General Motors Co.’s board viewed and vetted an e-mail from Fiat Chrysler Automobiles NV’s Sergio Marchionne offering to discuss a merger and decided to pass, Chief Executive Officer Mary Barra said.
“For the past few years, we’ve been merging with ourselves,” Barra said Tuesday before GM’s annual shareholders meeting in Detroit. “We have scale and we’re leveraging that. We’re focused on that and not the other.”
Marchionne, who has been publicly pressing for further auto-industry consolidation to increase investor returns, e-mailed GM in recent months, Barra said. GM’s board and management have decided that their own plans for cost efficiencies and sales growth can generate more value than a merger, she said.
Marchionne, Fiat Chrysler’s CEO, has said he’s been trying to get investors to help pressure GM into discussing a merger. Barra said Tuesday that GM hasn’t put any takeover defenses in place because boosting value is the best way to stave off activists.
Barra also responded to a Wall Street Journal report that the U.S. Justice Department is weighing wire fraud charges against GM in relation to its investigation into whether some company employees tried to cover up a defective ignition switch that has been linked to more than 100 deaths.
She called the report “speculation” and said the Detroit-based company is fully cooperating with the Justice Department.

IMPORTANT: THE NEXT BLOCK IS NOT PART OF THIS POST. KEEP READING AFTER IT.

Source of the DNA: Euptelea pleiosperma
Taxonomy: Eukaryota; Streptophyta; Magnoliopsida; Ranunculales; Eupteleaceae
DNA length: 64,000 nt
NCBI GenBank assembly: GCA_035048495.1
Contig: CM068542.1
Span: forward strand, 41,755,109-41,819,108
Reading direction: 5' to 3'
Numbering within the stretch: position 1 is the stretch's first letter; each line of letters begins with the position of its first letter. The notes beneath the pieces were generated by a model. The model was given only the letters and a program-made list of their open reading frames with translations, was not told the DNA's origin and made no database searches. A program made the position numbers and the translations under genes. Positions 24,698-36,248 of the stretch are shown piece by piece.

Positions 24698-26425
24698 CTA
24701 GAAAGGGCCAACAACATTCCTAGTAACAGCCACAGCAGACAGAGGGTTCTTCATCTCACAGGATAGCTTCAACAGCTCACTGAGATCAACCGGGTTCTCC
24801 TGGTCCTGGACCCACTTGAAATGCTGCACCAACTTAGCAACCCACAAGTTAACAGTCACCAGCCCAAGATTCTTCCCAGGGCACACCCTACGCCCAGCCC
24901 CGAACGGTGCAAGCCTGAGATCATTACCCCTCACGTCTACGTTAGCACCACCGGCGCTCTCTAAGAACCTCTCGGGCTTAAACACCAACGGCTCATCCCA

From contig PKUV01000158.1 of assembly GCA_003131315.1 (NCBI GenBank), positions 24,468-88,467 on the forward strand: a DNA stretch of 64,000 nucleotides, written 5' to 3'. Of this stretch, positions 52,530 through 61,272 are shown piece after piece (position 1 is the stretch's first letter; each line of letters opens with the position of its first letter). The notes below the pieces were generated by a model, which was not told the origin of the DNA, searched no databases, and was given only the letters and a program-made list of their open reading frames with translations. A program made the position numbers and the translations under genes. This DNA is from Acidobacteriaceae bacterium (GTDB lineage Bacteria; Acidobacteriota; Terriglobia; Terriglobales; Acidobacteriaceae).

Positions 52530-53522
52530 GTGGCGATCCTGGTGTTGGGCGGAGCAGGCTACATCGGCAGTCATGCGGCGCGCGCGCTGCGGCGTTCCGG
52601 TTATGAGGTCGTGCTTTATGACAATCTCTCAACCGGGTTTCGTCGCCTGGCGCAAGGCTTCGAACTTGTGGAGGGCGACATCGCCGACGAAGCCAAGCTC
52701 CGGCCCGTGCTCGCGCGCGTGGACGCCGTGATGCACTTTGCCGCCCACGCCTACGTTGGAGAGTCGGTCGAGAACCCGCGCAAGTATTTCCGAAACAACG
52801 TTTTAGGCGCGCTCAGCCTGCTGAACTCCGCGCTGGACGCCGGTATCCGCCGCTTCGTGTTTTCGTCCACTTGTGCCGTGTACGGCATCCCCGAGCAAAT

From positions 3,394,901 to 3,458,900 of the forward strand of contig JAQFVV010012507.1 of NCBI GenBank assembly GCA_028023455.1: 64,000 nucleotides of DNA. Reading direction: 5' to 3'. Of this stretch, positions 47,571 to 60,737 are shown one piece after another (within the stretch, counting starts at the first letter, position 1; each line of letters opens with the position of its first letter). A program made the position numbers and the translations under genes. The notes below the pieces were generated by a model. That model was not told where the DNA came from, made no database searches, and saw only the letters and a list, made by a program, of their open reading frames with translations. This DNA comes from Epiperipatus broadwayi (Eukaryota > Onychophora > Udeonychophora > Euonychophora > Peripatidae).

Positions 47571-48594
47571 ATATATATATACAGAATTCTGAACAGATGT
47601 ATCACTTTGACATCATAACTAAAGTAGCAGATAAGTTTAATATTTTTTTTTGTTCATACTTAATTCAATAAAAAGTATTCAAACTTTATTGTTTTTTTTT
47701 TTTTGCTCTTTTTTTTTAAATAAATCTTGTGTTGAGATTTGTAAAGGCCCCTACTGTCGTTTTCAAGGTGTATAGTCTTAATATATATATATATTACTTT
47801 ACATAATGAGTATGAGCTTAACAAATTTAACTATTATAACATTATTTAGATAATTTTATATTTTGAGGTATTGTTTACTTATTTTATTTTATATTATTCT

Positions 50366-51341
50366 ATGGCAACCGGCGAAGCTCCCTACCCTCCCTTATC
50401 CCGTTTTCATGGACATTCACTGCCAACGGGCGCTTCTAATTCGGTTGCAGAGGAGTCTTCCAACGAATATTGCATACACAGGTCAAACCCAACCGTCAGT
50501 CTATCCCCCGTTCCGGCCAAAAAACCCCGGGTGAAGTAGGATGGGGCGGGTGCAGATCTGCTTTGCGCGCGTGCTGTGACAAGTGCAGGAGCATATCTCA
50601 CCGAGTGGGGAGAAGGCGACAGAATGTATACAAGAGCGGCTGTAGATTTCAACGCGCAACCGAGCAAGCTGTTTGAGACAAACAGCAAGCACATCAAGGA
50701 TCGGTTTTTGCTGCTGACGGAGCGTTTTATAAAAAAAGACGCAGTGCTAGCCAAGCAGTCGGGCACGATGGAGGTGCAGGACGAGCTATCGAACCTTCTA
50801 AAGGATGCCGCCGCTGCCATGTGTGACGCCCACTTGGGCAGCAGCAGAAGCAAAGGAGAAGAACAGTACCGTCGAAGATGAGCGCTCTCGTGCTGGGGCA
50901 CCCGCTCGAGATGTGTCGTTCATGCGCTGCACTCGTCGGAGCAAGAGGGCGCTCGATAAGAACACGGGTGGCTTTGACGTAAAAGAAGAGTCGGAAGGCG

Barra, who became CEO in January 2014, spent much of her initial year focusing on the ignition-switch recall, which involved 2.59 million small cars. Now, she is confronting other challenges, including pressure from Marchionne, declining growth in China and a pullback by GM in Russia. The automaker also must negotiate a contract with the United Auto Workers union in the U.S. to replace the agreement that ends in September.
Shareholders elected all 12 of the company’s directors with each getting more than 94 percent of the votes cast, GM said, based on preliminary results representing 85 percent of eligible votes.
A shareholder proposal, opposed by the board, to mandate separation of the CEO and chairman seats was rejected, with 64 percent voting against it.
Stockholders also voted down, 64 percent to 36 percent, another proposal, also opposed by the board, to let investors vote their shares cumulatively for directors rather than individually for each nominee.
GM rose 0.7 percent to $35.23 at 11:23 a.m. New York time. The shares had gained 0.2 percent this year through Monday.